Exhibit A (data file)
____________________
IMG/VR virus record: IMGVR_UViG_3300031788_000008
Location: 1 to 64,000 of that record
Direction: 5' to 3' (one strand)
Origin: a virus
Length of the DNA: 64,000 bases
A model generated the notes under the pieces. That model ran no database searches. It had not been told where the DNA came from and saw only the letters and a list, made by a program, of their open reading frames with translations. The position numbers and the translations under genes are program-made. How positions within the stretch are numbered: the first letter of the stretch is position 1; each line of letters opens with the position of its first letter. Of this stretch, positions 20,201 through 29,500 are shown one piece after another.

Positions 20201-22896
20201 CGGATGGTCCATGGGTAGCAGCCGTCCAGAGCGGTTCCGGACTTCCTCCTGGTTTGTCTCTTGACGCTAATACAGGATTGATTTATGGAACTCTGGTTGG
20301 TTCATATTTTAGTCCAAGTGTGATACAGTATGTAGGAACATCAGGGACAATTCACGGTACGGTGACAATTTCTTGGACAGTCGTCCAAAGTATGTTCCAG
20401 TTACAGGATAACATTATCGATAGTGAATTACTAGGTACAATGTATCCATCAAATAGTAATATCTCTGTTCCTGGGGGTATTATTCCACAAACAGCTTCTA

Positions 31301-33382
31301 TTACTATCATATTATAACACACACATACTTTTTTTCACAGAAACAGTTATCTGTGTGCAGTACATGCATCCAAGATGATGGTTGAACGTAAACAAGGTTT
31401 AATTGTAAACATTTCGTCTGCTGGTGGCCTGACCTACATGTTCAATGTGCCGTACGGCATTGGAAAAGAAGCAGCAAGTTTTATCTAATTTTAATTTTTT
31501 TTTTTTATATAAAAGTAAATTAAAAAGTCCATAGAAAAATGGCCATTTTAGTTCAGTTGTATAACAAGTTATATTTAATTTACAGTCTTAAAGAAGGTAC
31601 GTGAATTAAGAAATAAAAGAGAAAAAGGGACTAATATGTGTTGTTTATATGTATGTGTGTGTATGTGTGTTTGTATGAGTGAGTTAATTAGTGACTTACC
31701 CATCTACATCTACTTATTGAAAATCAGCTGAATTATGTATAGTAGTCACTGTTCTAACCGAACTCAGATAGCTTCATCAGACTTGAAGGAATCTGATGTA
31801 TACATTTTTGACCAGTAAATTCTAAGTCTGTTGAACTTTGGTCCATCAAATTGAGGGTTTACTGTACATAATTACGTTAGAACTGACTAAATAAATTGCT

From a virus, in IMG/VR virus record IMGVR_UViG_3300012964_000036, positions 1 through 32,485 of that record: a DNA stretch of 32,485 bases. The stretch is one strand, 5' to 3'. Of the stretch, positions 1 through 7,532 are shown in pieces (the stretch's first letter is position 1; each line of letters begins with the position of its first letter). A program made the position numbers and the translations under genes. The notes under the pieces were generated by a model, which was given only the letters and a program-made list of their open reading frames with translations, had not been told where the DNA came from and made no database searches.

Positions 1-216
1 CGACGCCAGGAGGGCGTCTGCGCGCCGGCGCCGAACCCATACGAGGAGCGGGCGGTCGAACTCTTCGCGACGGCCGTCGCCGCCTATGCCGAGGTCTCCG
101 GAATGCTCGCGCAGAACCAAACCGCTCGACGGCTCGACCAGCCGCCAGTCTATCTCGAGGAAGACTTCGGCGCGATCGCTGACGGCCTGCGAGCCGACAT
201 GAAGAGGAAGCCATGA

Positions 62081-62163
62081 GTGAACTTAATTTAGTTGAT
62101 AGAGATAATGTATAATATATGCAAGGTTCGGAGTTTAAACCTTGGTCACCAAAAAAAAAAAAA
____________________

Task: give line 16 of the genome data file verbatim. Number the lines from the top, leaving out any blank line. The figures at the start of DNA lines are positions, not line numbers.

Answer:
31701 CATCTACATCTACTTATTGAAAATCAGCTGAATTATGTATAGTAGTCACTGTTCTAACCGAACTCAGATAGCTTCATCAGACTTGAAGGAATCTGATGTA